|Like at many a megalithic monument, the stones of Stonehenge cannot be counted. Or at least, the poet Sir Philip Sidney couldn't count them. He made mention of this in his 'The 7 Wonders of England', written pre-1581.
"Neere Wilton sweete, huge heapes of stones are found,
But so confusde that neither any eye
Can count them just, nor reason try,
What force brought them to so unlikely ground."
Perhaps it was common knowledge and not just a personal problem with figures, since Alexander Craig mentions it in 'To His Calidonian Mistris' (published 1604):
"And when I spide those stones on Sarum plaine,
Which Merlin by his Magicke brought, some saine,
By night from farr I-erne to this land,
Where yet as oldest Monuments they stand:
And though they be but few for to behold,
Yet can they not (it is well knowne) be told.
Those I compared unto my plaints and cryes
Whose totall summe no numers can comprise."
..a literary reference occurs in William Rowley's The Birth of Merlin, a play published in 1662, but believed.. to have been staged forty or fifty years previously.Celia Fiennes, travelling in about 1690, had no trouble, and 'told them often, and bring their number to 91.'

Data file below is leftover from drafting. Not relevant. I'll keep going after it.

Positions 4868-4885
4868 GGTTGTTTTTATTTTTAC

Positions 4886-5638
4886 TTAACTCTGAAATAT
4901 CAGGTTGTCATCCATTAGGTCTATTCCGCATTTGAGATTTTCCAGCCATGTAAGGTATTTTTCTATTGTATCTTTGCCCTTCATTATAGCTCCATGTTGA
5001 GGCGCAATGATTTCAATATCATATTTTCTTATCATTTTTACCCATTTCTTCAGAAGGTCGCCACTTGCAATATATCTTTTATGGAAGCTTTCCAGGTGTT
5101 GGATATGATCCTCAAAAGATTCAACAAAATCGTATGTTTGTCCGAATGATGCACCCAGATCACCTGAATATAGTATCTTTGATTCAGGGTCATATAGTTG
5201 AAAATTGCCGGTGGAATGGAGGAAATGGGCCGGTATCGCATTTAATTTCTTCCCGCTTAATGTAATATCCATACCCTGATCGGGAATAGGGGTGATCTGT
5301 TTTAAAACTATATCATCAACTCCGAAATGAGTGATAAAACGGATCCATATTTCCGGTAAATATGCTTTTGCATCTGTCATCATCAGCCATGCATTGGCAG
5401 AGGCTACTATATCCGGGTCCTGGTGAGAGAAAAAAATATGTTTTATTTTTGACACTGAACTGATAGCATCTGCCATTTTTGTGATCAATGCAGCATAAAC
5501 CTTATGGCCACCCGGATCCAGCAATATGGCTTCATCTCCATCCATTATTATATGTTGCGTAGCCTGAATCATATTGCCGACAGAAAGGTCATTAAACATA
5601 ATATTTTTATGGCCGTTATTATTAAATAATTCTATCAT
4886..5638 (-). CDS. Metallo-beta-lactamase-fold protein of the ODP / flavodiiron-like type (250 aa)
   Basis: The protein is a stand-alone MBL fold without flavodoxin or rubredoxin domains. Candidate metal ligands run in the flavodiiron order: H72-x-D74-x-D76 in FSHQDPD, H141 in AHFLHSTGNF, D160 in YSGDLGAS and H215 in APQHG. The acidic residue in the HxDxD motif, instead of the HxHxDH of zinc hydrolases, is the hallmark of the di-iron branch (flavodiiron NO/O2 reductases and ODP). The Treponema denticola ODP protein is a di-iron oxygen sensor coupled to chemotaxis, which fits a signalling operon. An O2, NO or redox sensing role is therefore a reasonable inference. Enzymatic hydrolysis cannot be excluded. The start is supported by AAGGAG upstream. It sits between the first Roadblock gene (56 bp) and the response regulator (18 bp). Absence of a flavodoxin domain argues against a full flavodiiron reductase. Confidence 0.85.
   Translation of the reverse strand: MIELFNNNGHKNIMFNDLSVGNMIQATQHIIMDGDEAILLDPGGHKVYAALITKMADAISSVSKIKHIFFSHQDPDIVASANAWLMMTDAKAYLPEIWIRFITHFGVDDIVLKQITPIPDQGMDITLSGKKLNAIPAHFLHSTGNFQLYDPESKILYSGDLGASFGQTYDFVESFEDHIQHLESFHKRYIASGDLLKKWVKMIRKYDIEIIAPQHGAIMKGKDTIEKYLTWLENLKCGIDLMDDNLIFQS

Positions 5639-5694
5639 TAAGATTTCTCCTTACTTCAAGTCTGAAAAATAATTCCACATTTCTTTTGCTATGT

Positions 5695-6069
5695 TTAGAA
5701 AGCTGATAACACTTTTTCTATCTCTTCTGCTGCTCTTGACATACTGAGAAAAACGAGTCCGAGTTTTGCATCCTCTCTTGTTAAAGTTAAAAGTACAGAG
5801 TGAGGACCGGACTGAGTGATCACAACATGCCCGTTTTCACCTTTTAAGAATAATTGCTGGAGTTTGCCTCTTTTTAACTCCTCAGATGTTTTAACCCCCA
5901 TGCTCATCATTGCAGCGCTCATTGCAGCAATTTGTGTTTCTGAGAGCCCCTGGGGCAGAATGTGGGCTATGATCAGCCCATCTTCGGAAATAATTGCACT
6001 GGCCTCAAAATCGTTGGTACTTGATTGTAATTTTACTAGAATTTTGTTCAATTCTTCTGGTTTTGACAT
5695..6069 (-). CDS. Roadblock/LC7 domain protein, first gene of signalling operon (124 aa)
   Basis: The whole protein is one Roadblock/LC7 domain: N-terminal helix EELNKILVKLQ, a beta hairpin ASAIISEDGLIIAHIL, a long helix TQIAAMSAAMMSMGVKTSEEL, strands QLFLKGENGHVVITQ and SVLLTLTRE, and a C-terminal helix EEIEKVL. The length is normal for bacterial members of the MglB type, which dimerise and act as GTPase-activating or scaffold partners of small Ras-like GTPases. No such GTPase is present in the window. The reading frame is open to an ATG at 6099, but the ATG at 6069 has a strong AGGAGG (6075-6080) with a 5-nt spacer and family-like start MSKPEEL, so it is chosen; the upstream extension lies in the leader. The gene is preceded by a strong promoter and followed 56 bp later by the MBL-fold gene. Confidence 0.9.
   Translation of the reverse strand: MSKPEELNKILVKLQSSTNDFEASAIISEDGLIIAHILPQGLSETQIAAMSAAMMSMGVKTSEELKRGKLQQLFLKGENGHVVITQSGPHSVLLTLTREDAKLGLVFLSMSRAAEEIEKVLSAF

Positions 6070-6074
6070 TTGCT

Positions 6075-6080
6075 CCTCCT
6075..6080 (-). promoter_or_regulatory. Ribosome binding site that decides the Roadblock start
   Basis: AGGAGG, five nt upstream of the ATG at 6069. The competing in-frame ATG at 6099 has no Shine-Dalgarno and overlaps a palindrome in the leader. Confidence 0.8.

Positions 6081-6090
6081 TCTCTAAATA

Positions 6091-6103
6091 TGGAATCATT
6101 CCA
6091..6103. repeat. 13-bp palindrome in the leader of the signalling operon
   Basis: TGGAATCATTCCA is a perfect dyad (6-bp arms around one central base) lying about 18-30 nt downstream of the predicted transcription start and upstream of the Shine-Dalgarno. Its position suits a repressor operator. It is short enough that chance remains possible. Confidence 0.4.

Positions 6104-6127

..and when you die,
I will erect a monument upon the verdant plains of Salisbury:
no king shall have so high a sepulchre,
with pendulous stones that I will hang by art,
Where neither lime nor mortar shall be used,
a dark enigma to thy memory,
for none shall have the power to number them.
That the tradition was well known is indicated by the fact that King Charles II spent October 7, 1651, 'reckoning and rereckoning its stones in order to beguile the time'. Colonel Robert Phelips, who accompanied his sovereign, added, 'the King's Arithmetike gave the lye to that fabulous tale.
The 'Countless Stones': A Final Reckoning
S. P. Menefee
Folklore, Vol. 86, No. 3/4. (Autumn - Winter, 1975), pp. 146-166.
Posted by Rhiannon
23rd December 2006ce
Edited 28th May 2007ce